Written by Staff Writer
Henry Hanks reports from Paris on how the populations across Europe are endangered by the co-existence of vaccinated children and unvaccinated youngsters. This story was originally published in CNN International on 5 April 2019.
From the ski slopes of the Alps to the beaches of the Mediterranean, hundreds of thousands of young Europeans are drifting out of school and working in the countryside.
They are Swiss, Germans, French, Italians, Britons, and French-born children who for years have been on their parents’ vaccination lists and in their school systems. Yet for these children the logical consequence of ongoing fears about childhood immunization has been to mean that fewer of them get a vaccination they are so desperately lacking.
Surveys put the number of European children who have been out of school or work because of their parents’ inability to immunize them at around 10%. Many of them are young French children who now risk serious infection in the country’s remote southern Alps, where temperatures regularly top 30˚C in July and August.
“Every year since 2015, I’ve taken summer vacations in the Alps,” says Pierre; who has also been seen in the French Alps. Pierre is in his early twenties and says he hasn’t been vaccinated for measles, polio or chickenpox for more than a decade.
“I’m out here skiing every summer with my friends, eating outdoors in the mountain cafes, but no measles shots,” he says.
Pharmacies know the long wait for a simple shot can be unbearable to some of their customers.
More than an economic burden
“Our patients come first and it’s stressful to sell an ounce of medicine on a busy day, especially when they’re not paying their bills on time,” says Alain Armas, who works in the pharmacy of Lyon in northern France.
When patients are found not to be up to date with their vaccinations, pharmacists say their assessment of their medical history is already so tricky it can be almost impossible to do a full and honest interview.
“The longer the lapse, the less reliable the information we get. It leaves us scratching our heads at the very least,” Armas said.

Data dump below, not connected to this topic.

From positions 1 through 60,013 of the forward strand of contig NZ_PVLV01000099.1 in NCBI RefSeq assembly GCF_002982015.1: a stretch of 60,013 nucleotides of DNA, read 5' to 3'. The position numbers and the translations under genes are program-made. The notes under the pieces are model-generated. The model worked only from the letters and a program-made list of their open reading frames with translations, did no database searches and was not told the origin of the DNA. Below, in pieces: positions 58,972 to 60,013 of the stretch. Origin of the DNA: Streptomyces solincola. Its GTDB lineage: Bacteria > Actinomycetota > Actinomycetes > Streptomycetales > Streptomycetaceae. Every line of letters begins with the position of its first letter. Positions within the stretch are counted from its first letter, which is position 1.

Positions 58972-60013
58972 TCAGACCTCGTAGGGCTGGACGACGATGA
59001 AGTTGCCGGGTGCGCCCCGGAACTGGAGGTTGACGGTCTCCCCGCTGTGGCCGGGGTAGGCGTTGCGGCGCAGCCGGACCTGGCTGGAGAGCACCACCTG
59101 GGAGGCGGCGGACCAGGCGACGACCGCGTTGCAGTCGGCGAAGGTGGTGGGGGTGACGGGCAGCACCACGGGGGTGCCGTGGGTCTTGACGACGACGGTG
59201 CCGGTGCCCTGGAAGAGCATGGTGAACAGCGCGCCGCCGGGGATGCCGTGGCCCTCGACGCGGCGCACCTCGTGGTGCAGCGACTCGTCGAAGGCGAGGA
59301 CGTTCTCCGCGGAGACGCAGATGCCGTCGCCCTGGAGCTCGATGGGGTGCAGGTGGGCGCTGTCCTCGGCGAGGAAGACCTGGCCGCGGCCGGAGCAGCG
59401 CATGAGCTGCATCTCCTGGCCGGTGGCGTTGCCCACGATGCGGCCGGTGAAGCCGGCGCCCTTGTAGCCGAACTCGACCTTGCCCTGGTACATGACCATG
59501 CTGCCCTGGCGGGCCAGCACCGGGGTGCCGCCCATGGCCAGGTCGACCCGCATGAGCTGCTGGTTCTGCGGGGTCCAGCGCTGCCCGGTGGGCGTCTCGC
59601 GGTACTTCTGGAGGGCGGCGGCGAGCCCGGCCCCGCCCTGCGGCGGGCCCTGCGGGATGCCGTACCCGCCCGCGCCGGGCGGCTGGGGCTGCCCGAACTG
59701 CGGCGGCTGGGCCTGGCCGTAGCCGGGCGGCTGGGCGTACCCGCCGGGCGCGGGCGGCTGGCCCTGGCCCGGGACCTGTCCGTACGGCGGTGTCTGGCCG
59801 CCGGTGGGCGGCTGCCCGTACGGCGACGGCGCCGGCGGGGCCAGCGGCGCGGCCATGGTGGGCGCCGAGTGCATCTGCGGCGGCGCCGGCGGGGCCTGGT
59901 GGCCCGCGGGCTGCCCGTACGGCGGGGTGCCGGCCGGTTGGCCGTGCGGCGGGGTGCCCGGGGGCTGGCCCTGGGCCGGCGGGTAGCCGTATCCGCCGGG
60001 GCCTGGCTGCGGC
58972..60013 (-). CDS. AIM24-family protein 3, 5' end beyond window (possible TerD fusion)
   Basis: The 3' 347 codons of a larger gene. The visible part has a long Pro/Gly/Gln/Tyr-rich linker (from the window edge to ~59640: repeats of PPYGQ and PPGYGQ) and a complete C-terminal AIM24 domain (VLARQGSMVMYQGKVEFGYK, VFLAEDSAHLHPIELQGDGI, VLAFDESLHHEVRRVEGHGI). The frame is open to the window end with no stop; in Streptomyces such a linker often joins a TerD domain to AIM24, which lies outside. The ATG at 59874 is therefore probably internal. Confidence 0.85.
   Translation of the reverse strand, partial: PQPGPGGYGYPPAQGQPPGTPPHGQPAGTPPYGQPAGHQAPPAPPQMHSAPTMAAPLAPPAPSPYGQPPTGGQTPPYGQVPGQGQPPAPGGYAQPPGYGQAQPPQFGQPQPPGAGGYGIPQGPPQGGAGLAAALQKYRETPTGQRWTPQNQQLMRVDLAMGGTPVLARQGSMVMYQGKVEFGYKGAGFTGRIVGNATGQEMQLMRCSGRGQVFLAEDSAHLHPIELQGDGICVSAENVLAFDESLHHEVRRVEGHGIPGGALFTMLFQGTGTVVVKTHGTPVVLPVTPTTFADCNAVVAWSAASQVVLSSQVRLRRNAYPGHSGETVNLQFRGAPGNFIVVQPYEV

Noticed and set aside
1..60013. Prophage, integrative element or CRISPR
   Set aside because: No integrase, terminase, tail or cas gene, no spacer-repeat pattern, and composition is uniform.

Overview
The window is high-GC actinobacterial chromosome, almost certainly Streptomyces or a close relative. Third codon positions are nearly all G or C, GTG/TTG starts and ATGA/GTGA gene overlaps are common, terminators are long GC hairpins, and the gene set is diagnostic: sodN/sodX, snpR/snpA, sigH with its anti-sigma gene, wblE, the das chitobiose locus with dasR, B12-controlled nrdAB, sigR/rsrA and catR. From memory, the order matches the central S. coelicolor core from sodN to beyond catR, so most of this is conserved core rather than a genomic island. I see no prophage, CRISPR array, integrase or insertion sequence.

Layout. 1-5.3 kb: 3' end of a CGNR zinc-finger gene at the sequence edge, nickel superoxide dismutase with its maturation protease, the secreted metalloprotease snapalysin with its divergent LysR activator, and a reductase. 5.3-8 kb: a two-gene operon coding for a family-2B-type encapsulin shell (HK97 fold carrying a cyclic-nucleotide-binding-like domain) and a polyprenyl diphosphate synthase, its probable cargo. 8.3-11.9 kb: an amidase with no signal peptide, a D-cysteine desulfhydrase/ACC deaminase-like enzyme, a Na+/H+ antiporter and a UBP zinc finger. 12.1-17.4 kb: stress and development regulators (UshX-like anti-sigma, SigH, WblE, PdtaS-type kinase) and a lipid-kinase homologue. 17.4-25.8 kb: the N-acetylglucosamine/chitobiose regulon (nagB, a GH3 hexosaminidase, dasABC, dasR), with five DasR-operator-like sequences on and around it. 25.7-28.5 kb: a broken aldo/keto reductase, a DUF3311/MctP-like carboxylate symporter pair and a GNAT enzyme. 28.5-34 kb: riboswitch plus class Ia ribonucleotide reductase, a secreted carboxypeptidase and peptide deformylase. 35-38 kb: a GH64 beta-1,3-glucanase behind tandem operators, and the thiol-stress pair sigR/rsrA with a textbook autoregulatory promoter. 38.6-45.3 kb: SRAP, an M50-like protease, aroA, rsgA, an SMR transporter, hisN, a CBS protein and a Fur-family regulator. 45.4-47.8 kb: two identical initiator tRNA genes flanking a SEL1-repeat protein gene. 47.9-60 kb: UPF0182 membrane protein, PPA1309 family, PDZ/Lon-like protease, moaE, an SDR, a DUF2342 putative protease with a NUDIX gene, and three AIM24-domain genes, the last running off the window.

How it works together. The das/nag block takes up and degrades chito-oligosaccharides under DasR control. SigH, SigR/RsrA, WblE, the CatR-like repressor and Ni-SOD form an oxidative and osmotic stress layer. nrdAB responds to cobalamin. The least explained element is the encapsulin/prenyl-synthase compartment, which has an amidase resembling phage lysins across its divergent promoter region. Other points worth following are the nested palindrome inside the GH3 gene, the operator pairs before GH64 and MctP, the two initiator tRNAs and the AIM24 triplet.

In some cases, that information often falls on deaf ears, Armas said, because children won’t comply.
“When they refuse, I call the hospital. They will put you on hold or reject your call. In all the countries I’ve been in, the hospital always makes sure it doesn’t happen again,” he said.
He says the delays cause problems beyond the pockets of difficult customers.
“Before I became a pharmacist, I worked in a general surgery where we would have a post-op coffee or a glass of water with the doctor and a patient. This way, I met patients as friends. You develop a relationship with people. It’s all important for the morale of the staff.”
Every year, Armas says patients are switched off the system with artificial causes.
“You’ll get the nurses saying to you ‘wait for the way.’ Or another person will say ‘this person’s not pregnant, tell them not to bring it up.’ Or you’ll have one mum telling another mum ‘I won’t bring it up so you don’t take any risks’ — or a few mothers would tell you, ‘I can’t wait any longer — there’s a school nursery and I need to give my children their shot.’
“If your customers follow your advice, you don’t need to go to the pharmacy every other week to send some medicines. But if they don’t, then you’re breaking down the customer.
“You lose that rapport,” he said.
Jinking into the countryside
The issue of vaccination awareness can be tough to quantify, but isn’t difficult to identify a counterculture among young European parents who prefer their children to live outside of health care circles.
Businesses and managers at ski resorts often see their employees sitting in classrooms that are full of pupils vaccinated for measles or polio.
“There’s a subtle de-viralization going on now. So a lot of people are bringing their unvaccinated children to school in the Alps,” says Armas.
For Pierre, that means he can be found sitting in his father’s basement furniture store in Avignon, helping his mother to repair a desk.